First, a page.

From David Humphreys
Lisbon Septr. 13th. 1793.
We have chartered a Swedish vessel at the rate of 340 Millrees per Month for two Months certain, and as much longer as we shall have occasion for it. This was the only expedient left for us, and the best terms we could make, and at all events will prove œconomical in case of our success at the place of destination. We shall have our Money, Passport, and every thing provided, and I hope we shall meet with no impediment to our going out the day after tomorrow. My zeal for the service will not permit us to be detained one moment longer than absolutely necessary: for the circumstances strongly urge our departure, and render the business more critical and the success more doubtful every day.
Since my last we learn, that the Algerines have taken another of our vessels near Malaga—the Crew fortunately escaped or the prospect of our success would have been utterly at an end. The vessel taken sometime ago off Cape de Gat has been converted into a Cruizer, and made this last capture. The last appears to be, by the Cadiz Marine list and other informations, the Schooner Laurel, Captn. John Daniel, from Philadelphia. This will also probably be turned into a Cruizer.
The Dutch are about sending a great Embassy to treat with the Algerines. Vice Admiral Melvil is appointed Ambassador, and is expected here very soon with several Ships of the line and frigates under his orders. He is to leave his Convoy, and proceed directly with the fleet to the Mediterranean. No body can appreciate more highly than I do the advantage of getting the start of the Dutch negotiator. A comparison between our means and his, almost precludes us from the least gleam of expectation of success. In fine, if, with our limitations, and under all the views, we should happily succeed, I shall esteem it almost a miracle. It will, at least, be one of the happiest days of my life.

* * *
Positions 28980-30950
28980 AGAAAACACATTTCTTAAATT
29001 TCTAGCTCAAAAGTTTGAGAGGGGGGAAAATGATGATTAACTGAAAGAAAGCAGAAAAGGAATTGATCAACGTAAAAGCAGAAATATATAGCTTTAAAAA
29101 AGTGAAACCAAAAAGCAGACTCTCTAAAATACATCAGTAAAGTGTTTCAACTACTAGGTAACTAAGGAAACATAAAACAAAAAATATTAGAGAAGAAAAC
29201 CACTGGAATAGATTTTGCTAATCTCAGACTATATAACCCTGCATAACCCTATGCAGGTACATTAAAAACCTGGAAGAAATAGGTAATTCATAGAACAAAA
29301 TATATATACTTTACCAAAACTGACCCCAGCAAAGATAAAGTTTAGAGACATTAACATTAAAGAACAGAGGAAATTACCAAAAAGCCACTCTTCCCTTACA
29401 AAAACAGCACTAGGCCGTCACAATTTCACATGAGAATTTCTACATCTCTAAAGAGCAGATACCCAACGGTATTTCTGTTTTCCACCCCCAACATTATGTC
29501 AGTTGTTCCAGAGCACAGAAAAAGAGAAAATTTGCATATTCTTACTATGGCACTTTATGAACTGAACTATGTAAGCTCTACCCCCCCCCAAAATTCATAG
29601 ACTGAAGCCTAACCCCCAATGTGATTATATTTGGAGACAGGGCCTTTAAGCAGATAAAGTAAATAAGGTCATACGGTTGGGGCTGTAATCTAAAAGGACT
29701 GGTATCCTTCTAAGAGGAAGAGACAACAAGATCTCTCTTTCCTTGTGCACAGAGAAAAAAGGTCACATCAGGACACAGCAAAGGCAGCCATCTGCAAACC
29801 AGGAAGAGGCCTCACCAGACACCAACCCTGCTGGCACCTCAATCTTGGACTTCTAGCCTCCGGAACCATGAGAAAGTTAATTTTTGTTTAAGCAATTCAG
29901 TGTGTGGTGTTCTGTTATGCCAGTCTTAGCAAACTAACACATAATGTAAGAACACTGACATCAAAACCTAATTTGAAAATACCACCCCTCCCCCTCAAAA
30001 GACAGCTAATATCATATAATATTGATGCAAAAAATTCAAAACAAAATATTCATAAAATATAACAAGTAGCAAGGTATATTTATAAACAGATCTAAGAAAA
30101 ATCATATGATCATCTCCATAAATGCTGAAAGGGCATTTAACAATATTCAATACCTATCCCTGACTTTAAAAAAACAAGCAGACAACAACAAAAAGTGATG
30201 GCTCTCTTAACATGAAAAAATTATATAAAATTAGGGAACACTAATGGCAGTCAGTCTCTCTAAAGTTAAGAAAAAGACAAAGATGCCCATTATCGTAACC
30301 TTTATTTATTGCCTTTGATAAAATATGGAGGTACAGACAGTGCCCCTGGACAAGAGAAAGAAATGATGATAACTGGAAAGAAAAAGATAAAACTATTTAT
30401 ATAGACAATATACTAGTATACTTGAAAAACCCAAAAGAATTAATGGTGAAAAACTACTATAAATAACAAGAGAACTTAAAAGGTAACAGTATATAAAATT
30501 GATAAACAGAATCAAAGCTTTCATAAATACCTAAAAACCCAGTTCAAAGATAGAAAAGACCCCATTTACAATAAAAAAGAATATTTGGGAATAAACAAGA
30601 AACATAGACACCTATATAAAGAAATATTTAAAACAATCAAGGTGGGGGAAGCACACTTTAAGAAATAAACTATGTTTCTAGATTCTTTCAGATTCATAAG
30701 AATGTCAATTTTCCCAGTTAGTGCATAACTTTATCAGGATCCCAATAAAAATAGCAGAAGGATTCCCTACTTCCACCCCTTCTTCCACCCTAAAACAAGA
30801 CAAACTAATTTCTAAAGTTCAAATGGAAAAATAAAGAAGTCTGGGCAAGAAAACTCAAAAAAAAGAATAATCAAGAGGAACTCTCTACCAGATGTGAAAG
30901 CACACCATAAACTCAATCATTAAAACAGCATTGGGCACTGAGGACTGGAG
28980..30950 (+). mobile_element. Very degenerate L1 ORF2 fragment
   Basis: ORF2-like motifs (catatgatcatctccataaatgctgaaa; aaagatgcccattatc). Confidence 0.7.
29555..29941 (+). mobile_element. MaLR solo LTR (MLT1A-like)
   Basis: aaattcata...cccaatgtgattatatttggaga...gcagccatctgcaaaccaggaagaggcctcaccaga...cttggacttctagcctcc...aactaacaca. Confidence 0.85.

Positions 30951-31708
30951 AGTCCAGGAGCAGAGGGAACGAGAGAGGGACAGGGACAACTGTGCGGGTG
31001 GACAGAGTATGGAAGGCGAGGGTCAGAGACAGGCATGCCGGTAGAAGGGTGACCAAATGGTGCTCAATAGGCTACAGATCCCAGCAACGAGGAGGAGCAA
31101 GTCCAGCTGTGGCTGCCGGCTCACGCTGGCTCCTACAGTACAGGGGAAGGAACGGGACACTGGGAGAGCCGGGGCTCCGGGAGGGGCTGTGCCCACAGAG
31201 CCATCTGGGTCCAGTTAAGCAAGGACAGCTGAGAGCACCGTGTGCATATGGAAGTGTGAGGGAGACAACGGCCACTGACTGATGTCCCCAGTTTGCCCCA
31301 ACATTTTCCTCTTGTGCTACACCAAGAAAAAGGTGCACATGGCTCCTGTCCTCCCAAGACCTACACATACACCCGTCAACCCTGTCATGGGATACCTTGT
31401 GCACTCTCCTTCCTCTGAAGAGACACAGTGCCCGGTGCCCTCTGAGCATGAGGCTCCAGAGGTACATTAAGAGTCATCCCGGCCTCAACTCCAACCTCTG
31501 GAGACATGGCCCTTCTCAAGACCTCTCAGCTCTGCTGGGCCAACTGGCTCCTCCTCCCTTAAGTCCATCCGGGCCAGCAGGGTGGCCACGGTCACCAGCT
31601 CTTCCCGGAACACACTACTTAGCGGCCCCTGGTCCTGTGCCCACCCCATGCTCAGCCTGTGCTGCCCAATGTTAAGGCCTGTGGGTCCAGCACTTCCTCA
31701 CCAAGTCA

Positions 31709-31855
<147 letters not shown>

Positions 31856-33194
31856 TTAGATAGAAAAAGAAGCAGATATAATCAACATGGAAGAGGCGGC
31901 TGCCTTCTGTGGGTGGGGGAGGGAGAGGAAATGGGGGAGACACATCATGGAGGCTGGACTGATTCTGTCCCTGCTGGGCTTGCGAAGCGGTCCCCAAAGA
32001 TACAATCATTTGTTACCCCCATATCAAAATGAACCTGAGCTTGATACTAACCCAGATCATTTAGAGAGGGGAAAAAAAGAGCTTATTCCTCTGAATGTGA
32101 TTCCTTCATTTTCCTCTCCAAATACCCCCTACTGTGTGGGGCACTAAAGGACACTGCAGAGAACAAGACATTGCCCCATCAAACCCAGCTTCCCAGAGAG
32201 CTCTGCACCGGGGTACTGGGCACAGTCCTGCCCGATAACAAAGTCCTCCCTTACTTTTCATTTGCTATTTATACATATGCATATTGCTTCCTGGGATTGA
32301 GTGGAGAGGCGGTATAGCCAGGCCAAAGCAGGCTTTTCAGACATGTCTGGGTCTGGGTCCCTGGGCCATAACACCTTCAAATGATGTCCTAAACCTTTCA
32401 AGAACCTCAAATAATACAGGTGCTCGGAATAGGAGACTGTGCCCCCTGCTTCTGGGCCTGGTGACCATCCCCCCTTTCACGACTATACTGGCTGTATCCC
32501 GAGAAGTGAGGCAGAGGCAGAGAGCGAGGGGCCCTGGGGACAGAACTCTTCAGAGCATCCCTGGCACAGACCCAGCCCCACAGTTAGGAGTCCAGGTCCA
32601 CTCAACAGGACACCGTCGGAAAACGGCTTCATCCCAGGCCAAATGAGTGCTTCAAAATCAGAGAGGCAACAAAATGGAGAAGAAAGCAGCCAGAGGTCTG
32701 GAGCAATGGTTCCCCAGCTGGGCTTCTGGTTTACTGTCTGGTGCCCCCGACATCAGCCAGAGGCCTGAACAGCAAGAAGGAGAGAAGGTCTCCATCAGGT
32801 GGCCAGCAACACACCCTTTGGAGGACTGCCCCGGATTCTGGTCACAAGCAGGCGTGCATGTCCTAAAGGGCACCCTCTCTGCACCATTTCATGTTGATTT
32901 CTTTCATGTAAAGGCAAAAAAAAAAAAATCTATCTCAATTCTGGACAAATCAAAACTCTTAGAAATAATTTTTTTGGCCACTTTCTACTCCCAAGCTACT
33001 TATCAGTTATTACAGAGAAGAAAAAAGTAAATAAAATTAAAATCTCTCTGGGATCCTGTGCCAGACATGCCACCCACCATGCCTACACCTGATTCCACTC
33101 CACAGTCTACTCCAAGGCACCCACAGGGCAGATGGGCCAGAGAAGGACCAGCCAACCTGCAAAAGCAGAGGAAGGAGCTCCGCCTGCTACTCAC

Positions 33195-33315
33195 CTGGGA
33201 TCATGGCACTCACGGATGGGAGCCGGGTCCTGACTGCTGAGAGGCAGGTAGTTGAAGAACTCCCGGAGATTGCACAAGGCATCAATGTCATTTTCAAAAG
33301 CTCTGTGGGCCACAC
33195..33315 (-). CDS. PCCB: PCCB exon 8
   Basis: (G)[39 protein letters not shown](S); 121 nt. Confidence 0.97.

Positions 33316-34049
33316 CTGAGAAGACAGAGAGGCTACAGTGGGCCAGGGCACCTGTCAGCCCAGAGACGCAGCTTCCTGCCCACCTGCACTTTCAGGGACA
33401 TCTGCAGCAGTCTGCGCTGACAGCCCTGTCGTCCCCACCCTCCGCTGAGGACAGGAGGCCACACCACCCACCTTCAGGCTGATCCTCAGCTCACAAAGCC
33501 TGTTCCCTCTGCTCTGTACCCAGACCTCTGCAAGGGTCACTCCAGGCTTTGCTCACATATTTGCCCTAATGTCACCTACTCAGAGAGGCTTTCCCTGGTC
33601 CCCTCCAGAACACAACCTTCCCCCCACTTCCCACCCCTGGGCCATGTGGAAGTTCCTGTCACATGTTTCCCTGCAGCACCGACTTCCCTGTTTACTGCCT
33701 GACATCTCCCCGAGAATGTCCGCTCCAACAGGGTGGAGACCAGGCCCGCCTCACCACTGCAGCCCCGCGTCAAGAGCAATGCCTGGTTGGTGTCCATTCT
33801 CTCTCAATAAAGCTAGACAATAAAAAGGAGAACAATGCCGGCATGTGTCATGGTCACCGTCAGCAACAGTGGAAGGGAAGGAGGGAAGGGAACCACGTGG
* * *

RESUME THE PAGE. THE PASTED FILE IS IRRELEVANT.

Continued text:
I write the general News, which is of great importance, to the President; and hasten to conclude with assurances of the sentiments of perfect respect & esteem, with which I have the honour to be Sir Your most obedt & Most humble Servant
P.S. I could not obtain an interview with Mr. Pinto until last Evening, when I introduced Mr. Church to him as remaining in charge with the affairs of the U.S. during my absence. I have left with Mr. Church a letter to be delivered to Mr. Pinto in case of war between this Country and France.
RC (DNA: RG 59, DD); at head of text: “(No. 82.)”; at foot of text: “The Secretary of State”; endorsed by TJ as received 18 Nov. 1793 and so recorded in SJL. Tr (Lb in same).
TJ submitted this letter to the President on 19 Nov. 1793, and Washington returned it the same day (Washington, Journal description begins Dorothy Twohig, ed., The Journal of the Proceedings of the President, 1793–1797, Charlottesville, 1981 description ends , 255).